Wednesday, 1 January 2020

King Down & Ackling Dyke

The beech avenue near to Kingston Lacy

We always like to go for a walk on New Year's day and this time we set off from Blandford Lodge, next to Kingston Lacy house. We crossed the road and, not for the first time, admired the avenue of beech trees laid out in 1835 by William Bankes.

The Bankes family had Corfe Castle as its family seat until the Civil War and built Kingston Lacey shortly afterwards, between 1663 and 1665. When Ralph Bankes died in 1981, he left the 16,000 acre estate to the National Trust - it was the largest single gift that it had received.

We followed a path around the side of a house and headed north west by a field-edge path towards  Badbury Rings. It was sadly rather grey and damp. When we reached the Rings however we were pleased to find a new viewpoint which highlighted the concentric circles of earthworks.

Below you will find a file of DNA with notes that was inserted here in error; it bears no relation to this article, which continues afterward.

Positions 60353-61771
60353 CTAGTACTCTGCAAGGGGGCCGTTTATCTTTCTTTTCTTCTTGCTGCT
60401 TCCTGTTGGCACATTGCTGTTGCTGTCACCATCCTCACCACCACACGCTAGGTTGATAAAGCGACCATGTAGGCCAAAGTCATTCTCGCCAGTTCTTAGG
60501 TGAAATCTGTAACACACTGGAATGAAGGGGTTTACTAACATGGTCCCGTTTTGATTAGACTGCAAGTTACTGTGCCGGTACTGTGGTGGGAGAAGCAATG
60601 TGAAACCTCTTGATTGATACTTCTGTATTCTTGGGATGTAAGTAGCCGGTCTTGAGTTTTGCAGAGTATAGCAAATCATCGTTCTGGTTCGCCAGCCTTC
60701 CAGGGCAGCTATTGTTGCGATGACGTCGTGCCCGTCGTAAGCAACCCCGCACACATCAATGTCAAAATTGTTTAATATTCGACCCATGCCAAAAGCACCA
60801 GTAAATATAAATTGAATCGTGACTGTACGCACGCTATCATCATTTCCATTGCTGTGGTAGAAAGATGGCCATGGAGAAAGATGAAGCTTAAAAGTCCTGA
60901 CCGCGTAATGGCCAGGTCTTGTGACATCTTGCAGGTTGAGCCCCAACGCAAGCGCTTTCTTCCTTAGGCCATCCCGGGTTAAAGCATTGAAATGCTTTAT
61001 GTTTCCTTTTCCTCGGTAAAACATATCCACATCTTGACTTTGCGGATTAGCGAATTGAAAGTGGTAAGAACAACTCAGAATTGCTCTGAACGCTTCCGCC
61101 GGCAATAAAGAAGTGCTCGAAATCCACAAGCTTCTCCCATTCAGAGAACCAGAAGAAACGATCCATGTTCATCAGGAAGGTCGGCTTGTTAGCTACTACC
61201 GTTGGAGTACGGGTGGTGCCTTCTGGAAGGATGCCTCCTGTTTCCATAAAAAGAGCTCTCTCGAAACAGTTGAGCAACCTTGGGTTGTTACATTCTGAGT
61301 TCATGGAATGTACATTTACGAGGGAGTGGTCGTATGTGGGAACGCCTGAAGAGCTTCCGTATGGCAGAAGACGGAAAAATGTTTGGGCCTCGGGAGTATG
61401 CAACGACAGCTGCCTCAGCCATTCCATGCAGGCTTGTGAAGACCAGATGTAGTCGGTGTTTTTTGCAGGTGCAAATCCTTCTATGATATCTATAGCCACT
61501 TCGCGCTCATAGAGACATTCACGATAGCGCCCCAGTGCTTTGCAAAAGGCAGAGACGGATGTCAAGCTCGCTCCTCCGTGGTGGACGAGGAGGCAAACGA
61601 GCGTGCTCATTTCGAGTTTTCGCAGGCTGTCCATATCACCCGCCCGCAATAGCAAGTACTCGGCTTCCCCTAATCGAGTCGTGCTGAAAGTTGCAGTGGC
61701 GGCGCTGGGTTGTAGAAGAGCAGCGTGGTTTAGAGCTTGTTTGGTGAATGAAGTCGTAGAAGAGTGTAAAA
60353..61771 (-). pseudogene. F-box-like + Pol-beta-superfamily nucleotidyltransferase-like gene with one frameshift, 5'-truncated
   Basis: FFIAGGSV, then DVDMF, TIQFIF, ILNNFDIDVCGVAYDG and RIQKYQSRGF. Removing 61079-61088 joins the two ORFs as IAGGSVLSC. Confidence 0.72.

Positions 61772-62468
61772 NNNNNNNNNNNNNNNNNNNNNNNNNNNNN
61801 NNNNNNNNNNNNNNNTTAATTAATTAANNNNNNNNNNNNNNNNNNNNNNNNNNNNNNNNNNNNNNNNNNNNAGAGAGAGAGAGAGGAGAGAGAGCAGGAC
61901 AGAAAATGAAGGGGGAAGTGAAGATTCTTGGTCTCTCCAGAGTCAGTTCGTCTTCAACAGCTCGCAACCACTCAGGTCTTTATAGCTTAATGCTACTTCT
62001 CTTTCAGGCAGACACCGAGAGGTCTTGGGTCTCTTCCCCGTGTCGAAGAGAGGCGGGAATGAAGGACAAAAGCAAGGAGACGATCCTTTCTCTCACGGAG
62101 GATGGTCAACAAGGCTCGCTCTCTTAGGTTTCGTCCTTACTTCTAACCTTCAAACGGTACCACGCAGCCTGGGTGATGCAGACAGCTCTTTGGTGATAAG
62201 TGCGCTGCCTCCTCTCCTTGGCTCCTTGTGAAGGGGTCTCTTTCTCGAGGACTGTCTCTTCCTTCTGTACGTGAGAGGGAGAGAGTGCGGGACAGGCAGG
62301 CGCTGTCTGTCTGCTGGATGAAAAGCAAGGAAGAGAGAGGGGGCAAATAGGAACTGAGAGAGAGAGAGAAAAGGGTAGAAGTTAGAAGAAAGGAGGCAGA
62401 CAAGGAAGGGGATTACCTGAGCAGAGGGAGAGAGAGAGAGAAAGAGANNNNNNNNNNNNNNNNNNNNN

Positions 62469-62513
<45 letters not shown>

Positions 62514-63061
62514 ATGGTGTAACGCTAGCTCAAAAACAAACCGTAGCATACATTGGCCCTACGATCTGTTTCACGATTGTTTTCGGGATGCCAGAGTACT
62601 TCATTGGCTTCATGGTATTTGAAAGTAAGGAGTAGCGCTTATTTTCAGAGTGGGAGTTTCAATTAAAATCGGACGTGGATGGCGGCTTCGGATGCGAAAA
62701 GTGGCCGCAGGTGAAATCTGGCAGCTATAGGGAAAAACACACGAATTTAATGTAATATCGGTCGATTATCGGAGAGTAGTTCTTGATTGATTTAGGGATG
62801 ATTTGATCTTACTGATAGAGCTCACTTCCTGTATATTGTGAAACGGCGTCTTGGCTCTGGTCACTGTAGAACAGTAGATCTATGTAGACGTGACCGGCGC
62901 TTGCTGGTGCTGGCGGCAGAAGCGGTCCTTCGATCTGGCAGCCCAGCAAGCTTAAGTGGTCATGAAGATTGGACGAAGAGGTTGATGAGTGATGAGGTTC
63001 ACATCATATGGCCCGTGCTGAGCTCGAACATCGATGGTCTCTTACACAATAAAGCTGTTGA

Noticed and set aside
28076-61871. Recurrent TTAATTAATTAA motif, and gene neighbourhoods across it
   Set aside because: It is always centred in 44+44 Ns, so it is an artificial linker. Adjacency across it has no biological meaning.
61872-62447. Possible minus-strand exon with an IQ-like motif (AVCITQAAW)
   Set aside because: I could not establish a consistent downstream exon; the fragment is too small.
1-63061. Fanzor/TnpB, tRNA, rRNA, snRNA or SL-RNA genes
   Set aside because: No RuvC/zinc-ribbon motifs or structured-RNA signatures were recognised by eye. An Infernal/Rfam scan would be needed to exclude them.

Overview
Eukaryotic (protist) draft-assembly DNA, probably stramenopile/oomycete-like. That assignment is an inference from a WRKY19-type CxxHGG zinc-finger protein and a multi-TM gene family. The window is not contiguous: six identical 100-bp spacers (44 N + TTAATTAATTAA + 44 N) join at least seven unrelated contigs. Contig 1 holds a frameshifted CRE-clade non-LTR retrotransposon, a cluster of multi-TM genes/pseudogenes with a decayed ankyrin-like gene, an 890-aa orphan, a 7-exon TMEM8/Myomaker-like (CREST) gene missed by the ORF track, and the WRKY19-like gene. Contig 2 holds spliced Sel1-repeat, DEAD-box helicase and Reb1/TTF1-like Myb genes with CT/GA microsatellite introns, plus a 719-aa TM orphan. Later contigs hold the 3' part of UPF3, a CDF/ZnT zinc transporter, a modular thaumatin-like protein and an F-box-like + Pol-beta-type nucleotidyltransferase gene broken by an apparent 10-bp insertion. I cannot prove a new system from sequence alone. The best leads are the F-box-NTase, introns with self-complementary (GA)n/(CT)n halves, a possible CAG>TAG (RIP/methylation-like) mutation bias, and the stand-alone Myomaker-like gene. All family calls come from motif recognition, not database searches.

We headed northwards along a straight track passing King Down Farm. To the left was an area of woodland imaginatively called The Oaks. It is unusual in that the old oaks are left to die naturally rather than being cut down. This seemed rather an attractive idea.

The track became progressively narrower and more muddy but eventually we reached a lane where we turned right. We followed the lane uphill, passing the rather attractive Bradford House, before turning sharp right to begin the return leg.

This was the best part of the walk, with lovely views over the rolling hills. Unfortunately it was by now even more overcast and damp, so the vista could be neither be properly appreciated nor photographed. We headed uphill, passing two barrows, and continued along a track that led back to the busy main road.

Distance: 5.25 miles.

Map: Explorer 118 (Shaftesbury and Cranbourne Chase).

From: Dorset magazine, October 2013.
Conditions: cold, wet. It was good to get out though.

Rating: three and a half stars.

No comments: